Uys Lonker, 15m Class, South Africa, landing after winning Race 5.
The weather forecast for the day predicted thermals up to 10,000 ft. However the inland trough to the west brought associated high cloud that covered the Narromine area, and cloud at varying levels was evident on satellite images. After briefing, several pilots asked me what I thought. 'Oh, it’ll burn off and be a great day,’ I said. Looking unconvinced, they dutifully prepared to launch at 12 noon as instructed. I am sure they will, quite rightly, never ask my opinion again.
Soon the launch time was pushed back to 12:30 and B tasks were set. This is not unusual at Narromine - is it unusual at any gliding site? The inland trough that is typical of this time of year, is fickle. Sometimes it is just right, while at other times the good soaring conditions can be just a bit too far west and nearly out of reach of the eastern gliding sites, including Narromine.
Windy Satelite image from the weather briefing.
Picture Speaks Many Words
The satellite image from the morning weather briefing was a caution to competing pilots. It showed a mush of cloud, high and low, slowly moving across New South Wales. High cloud covered Narromine for most of the day, while out in the task area it was nearly completely blue with low convection. It was not a great day.
The weather the pilots encoutered out on track was very different from the forecast weather. The thermal tops were between 6 - 7,000 ft causing many pilots to struggle to climb above 4,000ft, particularly before the start.
Some pilots delayed starting in the hope of better conditions that did not arrive. Forced to set off before it was too late to complete the task, they struggled around the AAT tasks set for all three classes. However, nearly all pilots completed the course and made it back to Narromine, albeit with far slower speeds than on Race 4.
We will hear from the winning pilots of Race 5 tomorrow at their ‘Winner Interviews’ what their experiences of the day were. I am sure they will feel they had a good day and the conditions were fine. After all, they won. But they won because they were able to assess and use the conditions they encountered, weak or strong, to the maximum. This contest is a test of champions and on days like these, the best prevail.
Tom Arscott, Standard Class, Great Britain landing after winning Race 5.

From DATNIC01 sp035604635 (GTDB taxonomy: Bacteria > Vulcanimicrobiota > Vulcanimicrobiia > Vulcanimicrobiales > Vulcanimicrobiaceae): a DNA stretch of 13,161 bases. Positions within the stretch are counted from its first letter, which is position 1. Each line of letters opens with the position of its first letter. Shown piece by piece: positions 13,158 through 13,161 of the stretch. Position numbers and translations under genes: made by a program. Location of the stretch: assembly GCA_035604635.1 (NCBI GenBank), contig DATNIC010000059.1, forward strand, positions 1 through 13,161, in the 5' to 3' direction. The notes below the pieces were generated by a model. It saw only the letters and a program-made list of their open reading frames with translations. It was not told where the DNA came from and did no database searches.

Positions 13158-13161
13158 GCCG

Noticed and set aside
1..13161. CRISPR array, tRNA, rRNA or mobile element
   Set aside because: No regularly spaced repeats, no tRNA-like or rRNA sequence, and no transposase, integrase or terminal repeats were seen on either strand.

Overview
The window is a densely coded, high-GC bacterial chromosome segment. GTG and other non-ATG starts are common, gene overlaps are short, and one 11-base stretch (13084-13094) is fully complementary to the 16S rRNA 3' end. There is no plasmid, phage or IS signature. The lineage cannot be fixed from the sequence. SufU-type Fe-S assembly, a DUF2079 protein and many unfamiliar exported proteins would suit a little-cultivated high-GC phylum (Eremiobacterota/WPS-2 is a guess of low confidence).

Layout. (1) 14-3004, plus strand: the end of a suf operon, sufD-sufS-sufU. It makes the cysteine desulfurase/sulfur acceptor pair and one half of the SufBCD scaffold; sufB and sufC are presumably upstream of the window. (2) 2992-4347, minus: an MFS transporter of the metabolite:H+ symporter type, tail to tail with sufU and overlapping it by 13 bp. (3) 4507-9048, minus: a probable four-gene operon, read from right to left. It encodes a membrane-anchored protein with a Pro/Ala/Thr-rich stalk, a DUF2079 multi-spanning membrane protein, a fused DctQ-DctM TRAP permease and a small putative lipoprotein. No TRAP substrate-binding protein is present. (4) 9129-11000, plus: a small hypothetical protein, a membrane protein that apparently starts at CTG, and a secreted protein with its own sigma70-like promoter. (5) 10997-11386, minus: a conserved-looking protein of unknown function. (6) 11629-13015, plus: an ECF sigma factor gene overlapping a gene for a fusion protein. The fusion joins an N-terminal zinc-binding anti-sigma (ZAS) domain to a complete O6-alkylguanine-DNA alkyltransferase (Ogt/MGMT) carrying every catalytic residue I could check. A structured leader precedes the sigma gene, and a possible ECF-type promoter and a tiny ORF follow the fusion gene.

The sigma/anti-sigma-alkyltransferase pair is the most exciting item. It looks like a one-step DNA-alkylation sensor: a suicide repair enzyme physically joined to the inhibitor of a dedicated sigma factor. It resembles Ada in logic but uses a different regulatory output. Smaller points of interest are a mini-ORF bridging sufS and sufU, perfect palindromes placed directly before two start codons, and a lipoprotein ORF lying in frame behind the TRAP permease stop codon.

Tom Arscot, Great Britain won Standard Class flying 325.88km of the AAT Task at a speed of 106.55 kph to win a full 1,000 championship points. His team mate Paul Fritche Great Britain followed clocely to take 2nd place flying 315.33 at 102.76 kph. Enrique Levin, Germany came 3rd flying 302.39km at 100.80 kph.
After today's win, Tom is now in 1st place followed by Race 4 winner Simon Schröder, Germany and Sjaak Selen, Netherlands. The leader up to today, Makoto Ichakawa, Japan was relegaded to 4th place.
Australian Race 1 winner Greg Beecroft has dropped to 5th palce. His team mate Race 3 winner, Bruce Taylor, landed out today, succumbing to the weak conditions at the start time, and is now well down the rankings in 16th place.
Uys Jonker, South Africa flew 335.16km at a speed of 110.58 kph to win his second day in a row gaining 1,000 points. Philip Jones, Great Britain came 2nd flying 324.07 km at 110.18 kph, and Steffen Goettler, Germany took 3rd place flying 322.83 km at 109.49 kph.
Jasek Fils, ClubClass, Poland landing after winning Race 5.
Jacek Flis, Poland won the day flying 332.61km at 99.44 kph. Roelof Corporaal, Netherlands flew 322.35km 90.04 kph to finish in 2nd place and Adrien Henry, France flew 296.15km at 89.26 to take 3rd place.
These AAT distances and speeds - from the best pilots in the world - show that it was a tough day.
Weather Forecast Models
Yesterday I showed the Australian Bureau of Meterology 4 Day Prediction Chart. This is the starting point for many pilots, to gain an overall picture of the weather situation. From this overall picture, pilots will access a variety of other resources to gain a detailed soaring probability view. Often these resources vary in their predictions. Today Skysight predicted cumulus and high thremals over the area, while XCSkies showed blue conditions. This highlights the importance of using a variety of sources to gain an informed probability of the conditions. But as all glider pilots know, the most reliable source is looking out the window.
Forecast for 9 December Race 6
All the forecasts for tomorrow 9 December predict a strong soaring day. The pilots at WGC Narromine will soon find out if the predictions turn out to be correct.
Skysight forecast Cumulus Cloudbase 16:00 (local) December 9.
XCSkies Cumulus Cloudbase 16:00 (local) December 9